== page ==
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Deemed Income from Public Unit Trust Investments

Application of deeming to public unit trusts

Public unit trusts may be listed on the Stock Exchange. Whether listed or not, they are:

  • treated as managed investments, and
  • subject to deeming.
Public unit trust investments

Public unit trusts are:

  • operated under the protection of a trustee,
  • set up with specific investment objectives, such as shares in equity, imputation or property trusts, and money market investments such as cash management trusts.
  • group investments, which enable individual investors to benefit from the pooling of funds invested by a fund manager, and
  • unit linked, meaning the sum invested is converted into units, each of which entitles the unit holder to a specific proportion of the fund's assets and income.
Return on unit linked investments

The return on unit linked investments may be:

  • changes in unit value,
  • the issue of additional, bonus units, or
  • interest allocations.

If the unit price remains fixed, the return is in the form of interest allocations only, as with cash management and mortgage trusts.

Investment options

Investors may have one of the following three investment options with a unit trust investment:

  • both income and capital growth,
  • capital growth only, or
  • income only.
Types of public unit trusts

The following table describes the different types of public unit trusts.



Common fund

Unit trusts operated by a public trustee company. Most common funds are similar to cash management trusts, as the:

  • unit price is fixed, and
  • investor returns are entirely through income distribution.

Common funds, depending on the portfolio of the fund, may also be similar to:

  • equity trusts, or
  • property trusts.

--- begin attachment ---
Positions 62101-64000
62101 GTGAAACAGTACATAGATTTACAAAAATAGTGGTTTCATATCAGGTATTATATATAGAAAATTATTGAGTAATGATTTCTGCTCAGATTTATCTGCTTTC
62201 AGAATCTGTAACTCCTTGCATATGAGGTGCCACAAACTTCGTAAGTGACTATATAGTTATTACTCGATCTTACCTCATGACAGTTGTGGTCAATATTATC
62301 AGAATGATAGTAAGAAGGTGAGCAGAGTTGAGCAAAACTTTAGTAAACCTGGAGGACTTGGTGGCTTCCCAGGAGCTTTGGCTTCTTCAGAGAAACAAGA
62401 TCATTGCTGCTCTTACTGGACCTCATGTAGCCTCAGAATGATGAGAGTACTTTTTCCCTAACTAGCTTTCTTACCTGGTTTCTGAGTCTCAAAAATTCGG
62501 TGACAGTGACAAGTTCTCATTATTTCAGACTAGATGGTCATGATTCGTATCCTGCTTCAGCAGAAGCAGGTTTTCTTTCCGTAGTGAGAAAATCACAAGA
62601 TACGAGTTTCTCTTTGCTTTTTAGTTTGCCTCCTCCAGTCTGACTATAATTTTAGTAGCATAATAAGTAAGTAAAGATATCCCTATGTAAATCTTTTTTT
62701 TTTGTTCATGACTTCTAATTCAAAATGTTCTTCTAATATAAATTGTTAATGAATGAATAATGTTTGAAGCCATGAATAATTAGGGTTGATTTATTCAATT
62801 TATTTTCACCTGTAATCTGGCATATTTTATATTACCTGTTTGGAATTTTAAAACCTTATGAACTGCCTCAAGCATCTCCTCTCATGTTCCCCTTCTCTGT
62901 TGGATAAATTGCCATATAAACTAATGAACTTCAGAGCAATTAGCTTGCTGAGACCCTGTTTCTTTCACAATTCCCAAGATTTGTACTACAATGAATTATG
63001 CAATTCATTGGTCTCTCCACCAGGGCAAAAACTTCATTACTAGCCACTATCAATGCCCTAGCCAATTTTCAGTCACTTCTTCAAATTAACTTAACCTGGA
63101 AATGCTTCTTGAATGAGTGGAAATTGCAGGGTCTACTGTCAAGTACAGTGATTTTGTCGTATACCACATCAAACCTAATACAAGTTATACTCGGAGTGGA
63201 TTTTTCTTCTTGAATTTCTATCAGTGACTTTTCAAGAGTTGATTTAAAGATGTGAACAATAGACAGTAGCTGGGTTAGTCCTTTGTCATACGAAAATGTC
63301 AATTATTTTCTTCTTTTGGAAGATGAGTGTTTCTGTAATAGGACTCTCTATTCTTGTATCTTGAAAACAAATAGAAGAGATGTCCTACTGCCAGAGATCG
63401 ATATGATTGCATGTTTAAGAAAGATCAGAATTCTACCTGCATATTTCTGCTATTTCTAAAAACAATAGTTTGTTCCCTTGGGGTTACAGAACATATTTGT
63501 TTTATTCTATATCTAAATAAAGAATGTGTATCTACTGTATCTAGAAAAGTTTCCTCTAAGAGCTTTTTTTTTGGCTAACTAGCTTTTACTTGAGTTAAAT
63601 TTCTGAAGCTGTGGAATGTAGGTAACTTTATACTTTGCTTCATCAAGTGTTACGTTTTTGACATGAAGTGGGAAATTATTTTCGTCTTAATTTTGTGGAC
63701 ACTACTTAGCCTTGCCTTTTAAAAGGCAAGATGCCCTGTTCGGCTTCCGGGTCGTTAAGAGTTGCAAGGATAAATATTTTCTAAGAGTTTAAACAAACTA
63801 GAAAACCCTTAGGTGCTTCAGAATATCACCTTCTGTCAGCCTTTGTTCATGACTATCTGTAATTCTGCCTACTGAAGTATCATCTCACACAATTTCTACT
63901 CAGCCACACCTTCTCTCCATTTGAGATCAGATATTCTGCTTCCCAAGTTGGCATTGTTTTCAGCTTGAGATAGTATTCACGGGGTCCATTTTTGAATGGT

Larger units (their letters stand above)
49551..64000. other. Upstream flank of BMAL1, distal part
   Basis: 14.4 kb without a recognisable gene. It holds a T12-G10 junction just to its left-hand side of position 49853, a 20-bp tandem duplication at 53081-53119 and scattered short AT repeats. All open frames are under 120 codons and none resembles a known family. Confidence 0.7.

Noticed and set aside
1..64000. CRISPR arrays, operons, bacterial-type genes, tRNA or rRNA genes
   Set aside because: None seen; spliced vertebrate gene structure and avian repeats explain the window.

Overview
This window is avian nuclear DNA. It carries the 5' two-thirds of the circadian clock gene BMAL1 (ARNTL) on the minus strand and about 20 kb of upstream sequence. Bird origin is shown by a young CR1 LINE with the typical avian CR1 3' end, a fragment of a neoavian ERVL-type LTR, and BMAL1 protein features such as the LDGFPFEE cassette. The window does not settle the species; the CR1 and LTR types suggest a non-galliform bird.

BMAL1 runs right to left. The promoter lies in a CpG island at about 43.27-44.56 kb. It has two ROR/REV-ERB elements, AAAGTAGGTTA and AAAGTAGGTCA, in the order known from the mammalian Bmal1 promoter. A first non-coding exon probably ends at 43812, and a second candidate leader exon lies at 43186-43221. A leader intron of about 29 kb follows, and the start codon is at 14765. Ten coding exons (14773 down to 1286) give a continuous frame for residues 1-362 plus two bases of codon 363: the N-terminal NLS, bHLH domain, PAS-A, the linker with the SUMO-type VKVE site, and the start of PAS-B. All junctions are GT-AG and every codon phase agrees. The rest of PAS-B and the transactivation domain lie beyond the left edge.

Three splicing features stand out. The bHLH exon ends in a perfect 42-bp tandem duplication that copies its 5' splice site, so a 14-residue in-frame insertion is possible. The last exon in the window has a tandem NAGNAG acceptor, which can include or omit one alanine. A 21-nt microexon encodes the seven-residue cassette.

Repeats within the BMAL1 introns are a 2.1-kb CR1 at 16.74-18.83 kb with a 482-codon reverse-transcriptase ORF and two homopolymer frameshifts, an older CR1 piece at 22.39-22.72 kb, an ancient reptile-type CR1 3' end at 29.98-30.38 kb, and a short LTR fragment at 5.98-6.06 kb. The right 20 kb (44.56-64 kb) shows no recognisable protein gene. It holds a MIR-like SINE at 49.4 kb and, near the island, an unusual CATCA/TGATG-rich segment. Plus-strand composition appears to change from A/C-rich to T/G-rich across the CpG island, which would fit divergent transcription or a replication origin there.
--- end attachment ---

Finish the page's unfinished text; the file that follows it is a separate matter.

Cash management trusts

Cash management trusts:

  • allow small investors to participate in the money market, and
  • are income investments only.

Investors purchase units in the trust, and the trust manager invests the funds in government, semi-government, and other short term fixed interest securities.



Mortgage trusts

Mortgage trusts are:

  • established to invest pooled funds in first mortgages over property, and
  • income investments only.

During the life of the loan the trust receives interest, which is passed on to unit holders as distributions of income, usually monthly or quarterly.

Bond trusts

Bond trusts:

  • invest pooled funds in the Australian and/or overseas bond markets, and
  • provide for capital gain  and income distribution.

They are also known as:

  • income trusts,
  • fixed interest trusts, and
  • public security trusts.



Property trusts

Property trusts:

  • buy, hold and sell properties and often rent them out, and
  • may offer a choice of units with returns made up of various combinations of capital growth and income.

Capital growth is through:

  • increased property values, and
  • the sale of property holdings at a profit.

Income distributed to unit holders is generally from rents received on the properties.

Equity and imputation trusts

Equity trusts:

  • invest primarily in Australian and/or overseas shares, and
  • provide investors with a combination of both capital gains and dividend income, such as Australian and International Resources Trusts.

Imputation trusts are equity trusts that take advantage of the dividend imputation provisions of the Income Tax Assessment Act.